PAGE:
Computer sequencers and DAWs offer a full suite of digital composition tools, including realtime playback, a visual piano roll, and chord automation. In the modern music landscape, the craft of songwriting is overlapping more and more with electronic music production. To learn more, check out 12 essential production tips.

songwriting with guitar

Why is songwriting so hard?

It can be tough writing songs for beginners for a few reasons. Writing a song that is unique and stands out can be difficult. With countless songs already written, finding fresh ideas, melodies, and lyrics that resonate with people can be a daunting task.

Songs often aim to convey emotions and tell stories. Expressing complex emotions and experiences in a concise and relatable manner requires skill and the ability to connect with listeners.

Crafting a song with a cohesive structure, including verses, choruses, bridges, and pre-choruses, requires an understanding of musical arrangement. And harmonizing the melody with suitable chords and chord progressions without a solid understanding of music theory can also be challenging.

For serious artists and songwriters, music is a lifelong commitment and an obsession. There is no shortcut to mastery, it’s something you need to be regularly, persistently working at to improve.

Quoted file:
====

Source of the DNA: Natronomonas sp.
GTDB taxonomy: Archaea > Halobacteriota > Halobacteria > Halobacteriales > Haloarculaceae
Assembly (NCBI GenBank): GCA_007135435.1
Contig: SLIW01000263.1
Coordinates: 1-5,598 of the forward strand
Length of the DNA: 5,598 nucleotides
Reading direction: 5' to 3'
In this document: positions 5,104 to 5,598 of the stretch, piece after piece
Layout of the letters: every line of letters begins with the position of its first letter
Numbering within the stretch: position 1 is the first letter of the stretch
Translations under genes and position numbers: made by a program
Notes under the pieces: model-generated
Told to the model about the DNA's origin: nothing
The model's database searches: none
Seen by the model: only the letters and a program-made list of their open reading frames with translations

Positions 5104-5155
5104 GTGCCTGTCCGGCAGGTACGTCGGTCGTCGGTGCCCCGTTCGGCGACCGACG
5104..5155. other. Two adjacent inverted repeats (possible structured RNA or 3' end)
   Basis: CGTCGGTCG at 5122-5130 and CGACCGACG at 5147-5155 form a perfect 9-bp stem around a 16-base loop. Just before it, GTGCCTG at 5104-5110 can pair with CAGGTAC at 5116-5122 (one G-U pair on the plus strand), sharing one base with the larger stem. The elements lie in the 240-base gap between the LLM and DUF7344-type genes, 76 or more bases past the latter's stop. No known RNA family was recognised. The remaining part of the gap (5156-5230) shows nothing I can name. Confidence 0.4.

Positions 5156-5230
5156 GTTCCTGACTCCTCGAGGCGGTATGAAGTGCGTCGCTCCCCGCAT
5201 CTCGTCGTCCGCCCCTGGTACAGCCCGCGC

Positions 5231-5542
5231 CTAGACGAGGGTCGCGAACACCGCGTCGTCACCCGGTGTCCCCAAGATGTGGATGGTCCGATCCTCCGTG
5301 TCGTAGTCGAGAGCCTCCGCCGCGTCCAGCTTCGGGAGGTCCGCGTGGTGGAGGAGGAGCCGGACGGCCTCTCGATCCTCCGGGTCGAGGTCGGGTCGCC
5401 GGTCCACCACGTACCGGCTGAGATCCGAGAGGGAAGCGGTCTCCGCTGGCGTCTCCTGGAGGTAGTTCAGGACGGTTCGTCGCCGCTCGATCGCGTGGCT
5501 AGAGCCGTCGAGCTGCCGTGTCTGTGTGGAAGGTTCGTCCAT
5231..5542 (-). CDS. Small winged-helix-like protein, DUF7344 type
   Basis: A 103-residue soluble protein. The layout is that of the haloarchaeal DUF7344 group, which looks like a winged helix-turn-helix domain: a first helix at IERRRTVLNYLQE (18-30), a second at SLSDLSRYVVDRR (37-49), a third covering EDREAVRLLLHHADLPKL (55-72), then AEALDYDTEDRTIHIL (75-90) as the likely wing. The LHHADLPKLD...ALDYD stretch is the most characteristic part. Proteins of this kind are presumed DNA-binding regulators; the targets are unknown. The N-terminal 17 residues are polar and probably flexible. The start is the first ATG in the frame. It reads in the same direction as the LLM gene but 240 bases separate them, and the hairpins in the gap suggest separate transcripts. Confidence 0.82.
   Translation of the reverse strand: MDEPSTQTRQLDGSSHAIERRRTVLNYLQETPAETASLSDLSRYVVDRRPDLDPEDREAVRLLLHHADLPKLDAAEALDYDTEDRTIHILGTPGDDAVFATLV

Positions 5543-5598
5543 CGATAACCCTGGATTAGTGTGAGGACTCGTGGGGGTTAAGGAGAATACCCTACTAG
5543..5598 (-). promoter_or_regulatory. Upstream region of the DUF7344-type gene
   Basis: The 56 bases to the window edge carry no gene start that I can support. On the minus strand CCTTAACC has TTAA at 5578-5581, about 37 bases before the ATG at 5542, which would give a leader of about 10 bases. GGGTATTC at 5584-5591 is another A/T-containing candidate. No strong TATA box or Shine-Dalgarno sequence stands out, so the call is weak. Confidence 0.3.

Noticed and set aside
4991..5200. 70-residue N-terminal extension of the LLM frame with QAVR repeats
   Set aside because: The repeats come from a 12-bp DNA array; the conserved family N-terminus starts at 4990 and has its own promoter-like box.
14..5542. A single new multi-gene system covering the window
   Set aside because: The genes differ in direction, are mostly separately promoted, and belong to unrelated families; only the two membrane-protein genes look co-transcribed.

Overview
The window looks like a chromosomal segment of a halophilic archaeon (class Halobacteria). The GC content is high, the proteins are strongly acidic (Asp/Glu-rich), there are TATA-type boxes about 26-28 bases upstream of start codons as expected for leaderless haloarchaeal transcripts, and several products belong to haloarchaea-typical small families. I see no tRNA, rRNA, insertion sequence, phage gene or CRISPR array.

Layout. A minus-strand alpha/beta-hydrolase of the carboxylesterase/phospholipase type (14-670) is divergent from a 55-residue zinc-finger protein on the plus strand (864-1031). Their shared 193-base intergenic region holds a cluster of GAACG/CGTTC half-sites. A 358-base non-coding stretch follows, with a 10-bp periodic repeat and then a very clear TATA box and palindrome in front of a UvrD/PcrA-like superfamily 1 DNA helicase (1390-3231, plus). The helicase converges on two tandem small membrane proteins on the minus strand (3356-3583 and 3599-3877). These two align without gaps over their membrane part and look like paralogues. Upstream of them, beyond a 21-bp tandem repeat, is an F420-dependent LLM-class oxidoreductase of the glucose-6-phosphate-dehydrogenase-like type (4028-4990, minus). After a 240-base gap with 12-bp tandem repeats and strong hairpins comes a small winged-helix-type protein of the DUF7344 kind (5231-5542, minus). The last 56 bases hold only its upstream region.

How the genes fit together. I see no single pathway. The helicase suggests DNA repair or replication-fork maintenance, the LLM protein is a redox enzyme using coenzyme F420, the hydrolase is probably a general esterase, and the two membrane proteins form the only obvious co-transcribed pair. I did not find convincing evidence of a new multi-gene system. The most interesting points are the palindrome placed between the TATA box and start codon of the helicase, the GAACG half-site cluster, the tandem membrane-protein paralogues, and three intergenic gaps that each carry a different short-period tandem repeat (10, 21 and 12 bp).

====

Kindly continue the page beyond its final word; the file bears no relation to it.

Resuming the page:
How much does songwriting pay?

The amount of money songwriters can earn varies greatly and depends on various factors. Music is a precarious and highly competitive industry. True, there’s big money and status to be won at the top, particularly with royalties and publishing deals.

Songwriters earn royalties when their songs are performed, recorded, streamed, or sold. Royalties can come from different sources, such as mechanical royalties (from the sale or streaming of recorded music), performance royalties (from live performances or radio play), synchronization royalties (from the use of music in TV, film, commercials), and more.

Songwriters can also make money through publishing deals. Songwriters may sign publishing deals with music publishers who handle the licensing and administration of their songs. These deals can involve advances (upfront payments) and royalty splits, where the publisher and the songwriter share the income generated by the songs. The terms of the publishing deal can greatly affect a songwriter’s earnings.

Most musicians exist in the middle ground, creating their work and sharing it with the audience around them, big or small. Many struggle to make a living from songwriting and performing alone, instead supporting their creative work with other sources of income. For more information on the industry side of things, head to our music publishing guide.

How to write a song

Learn how to write a song, from understanding basic song structure to creating chord progressions, writing melodies, and more.

1. Rhythm

Rhythm is the pattern of musical and lyrical accents, beats, and timing that gives a song its groove and sense of forward movement. It encompasses the way words and musical phrases are delivered and the overall pulse and feel of the song.